Tax season is just around the corner. Few people look forward to it, but those concerned they may owe taxes approach this time of year with particular apprehension.
The Minnesota Society of Certified Public Accountants assures the public that there are options for those who need more time to file their returns or who are having trouble paying what they owe.
Getting an extension
If you don't have the information you need to file by the tax deadline, or will be delayed for some other reason, it's possible to receive an automatic six-month extension for filing your return.
This means that you will have until October to get your documentation to the Internal Revenue Service.
However, even if you receive a filing extension, the IRS will still want you to pay the taxes you owe by the April 15 deadline.
If you do not pay the amount due by the regular due date, you will owe interest and may be subject to penalties. Your certified public accountant can help you determine whether an extension is a good step for you and what payment amount you may owe in the meantime.
Don't fail to pay
What happens if you just can't pay the taxes you owe? The IRS may be willing to work with you in this situation, so it's important to get in touch with the IRS and discuss your options. Your CPA can explain your choices to you and work with you and the IRS to resolve the problem. Be aware that failure to file a return at all will, at a minimum, subject you to penalties, so this is never your best course of action.
Your payment options
If you just need a little more time to pay, you can ask the IRS for up to 120 extra days through an Online Payment Agreement available on the IRS website, www.irs.gov. You generally don't have to pay a fee for this arrangement, although you will owe penalties and interest for the late payment.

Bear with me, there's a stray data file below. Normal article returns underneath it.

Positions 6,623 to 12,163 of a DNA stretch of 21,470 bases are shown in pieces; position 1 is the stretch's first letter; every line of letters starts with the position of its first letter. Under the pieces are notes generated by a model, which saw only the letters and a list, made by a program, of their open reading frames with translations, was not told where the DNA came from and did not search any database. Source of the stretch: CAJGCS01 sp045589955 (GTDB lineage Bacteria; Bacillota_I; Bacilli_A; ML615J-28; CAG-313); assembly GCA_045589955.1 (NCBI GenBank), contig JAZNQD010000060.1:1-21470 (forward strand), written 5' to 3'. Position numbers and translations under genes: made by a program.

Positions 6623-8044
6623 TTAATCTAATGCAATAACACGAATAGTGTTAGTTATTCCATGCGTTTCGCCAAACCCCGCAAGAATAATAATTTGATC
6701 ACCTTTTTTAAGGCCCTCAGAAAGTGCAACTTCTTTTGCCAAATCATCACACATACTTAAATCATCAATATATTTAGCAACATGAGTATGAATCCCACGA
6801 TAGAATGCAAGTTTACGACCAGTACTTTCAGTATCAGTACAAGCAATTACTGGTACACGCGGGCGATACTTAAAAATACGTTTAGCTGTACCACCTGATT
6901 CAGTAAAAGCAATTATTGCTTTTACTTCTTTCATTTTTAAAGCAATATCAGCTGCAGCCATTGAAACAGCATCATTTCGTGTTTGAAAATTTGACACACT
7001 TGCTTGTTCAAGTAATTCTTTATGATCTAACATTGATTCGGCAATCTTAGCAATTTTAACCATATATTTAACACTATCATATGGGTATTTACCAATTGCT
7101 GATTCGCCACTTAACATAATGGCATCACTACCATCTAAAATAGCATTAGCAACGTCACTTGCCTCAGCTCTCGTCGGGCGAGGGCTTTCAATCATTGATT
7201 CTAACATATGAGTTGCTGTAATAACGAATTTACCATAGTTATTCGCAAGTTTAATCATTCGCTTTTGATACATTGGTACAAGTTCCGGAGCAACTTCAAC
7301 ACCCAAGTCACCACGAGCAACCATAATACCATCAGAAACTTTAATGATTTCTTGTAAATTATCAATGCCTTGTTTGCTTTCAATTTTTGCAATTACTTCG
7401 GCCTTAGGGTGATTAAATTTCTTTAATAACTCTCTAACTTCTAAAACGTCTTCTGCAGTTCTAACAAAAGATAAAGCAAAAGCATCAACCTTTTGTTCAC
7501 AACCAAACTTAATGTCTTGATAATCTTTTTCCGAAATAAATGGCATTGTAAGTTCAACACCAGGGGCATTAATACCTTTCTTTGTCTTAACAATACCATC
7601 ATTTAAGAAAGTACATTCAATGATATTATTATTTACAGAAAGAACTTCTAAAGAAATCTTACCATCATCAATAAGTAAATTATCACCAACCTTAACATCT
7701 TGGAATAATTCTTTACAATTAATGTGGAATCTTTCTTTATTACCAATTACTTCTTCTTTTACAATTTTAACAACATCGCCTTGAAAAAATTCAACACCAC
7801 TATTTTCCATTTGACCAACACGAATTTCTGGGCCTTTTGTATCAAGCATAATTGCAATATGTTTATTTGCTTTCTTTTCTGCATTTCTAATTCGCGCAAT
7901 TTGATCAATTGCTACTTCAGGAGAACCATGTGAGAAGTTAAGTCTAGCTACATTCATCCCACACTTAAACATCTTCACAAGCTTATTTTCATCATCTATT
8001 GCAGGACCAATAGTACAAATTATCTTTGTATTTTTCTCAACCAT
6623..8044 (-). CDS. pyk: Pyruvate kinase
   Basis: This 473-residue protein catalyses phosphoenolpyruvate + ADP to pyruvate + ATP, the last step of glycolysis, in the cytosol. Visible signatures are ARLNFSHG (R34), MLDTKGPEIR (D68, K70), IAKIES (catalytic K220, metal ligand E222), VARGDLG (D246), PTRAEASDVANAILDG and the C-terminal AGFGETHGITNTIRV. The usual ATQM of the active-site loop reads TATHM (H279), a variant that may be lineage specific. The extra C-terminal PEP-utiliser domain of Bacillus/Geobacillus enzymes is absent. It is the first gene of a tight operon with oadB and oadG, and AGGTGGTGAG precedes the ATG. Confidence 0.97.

If you need an extended time to catch up, then you may need an installment agreement. Under such an agreement, you make monthly payments of a $25 minimum. Any future refunds for which you qualify will be used to pay off the outstanding debt.
There are fees associated with an installment agreement. These vary based on your income level and how the fees are paid. You can avoid the fee if you are able to pay your total outstanding taxes within 120 days.
You will still be expected to file your tax return on time and pay all future taxes in full and on time. The IRS generally doesn't enforce collection action against you if you are in the process of applying for an installment agreement or have one in place.
Get a fresh start
The IRS' expanded "Fresh Start" initiative is aimed at helping people who have lost their jobs and are having trouble paying their taxes as a result. The program offers a penalty grace period for some taxpayers who have been unemployed 30 consecutive days or longer.
Self-employed people whose business income fell 25 percent or more in 2011 may also qualify.
In addition, the IRS has recently begun offering more flexible terms via its Offer in Compromise program, including new penalty relief.
The program also widens the pool of people eligible for streamlined installment agreements in an effort to ease the burden of paying back taxes. Changes have also been made in lien practices. Ask your CPA for more details if you believe you may qualify.
A CPA can help
If filing your tax return or paying taxes due presents a challenge, be sure to turn to your local CPA. He or she can offer advice on all your pressing financial questions.
Don't have a CPA? Visit mncpa.org/referral to locate one in your area. You can also visit the MNCPA website at mncpa.org for great financial planning advice and tips.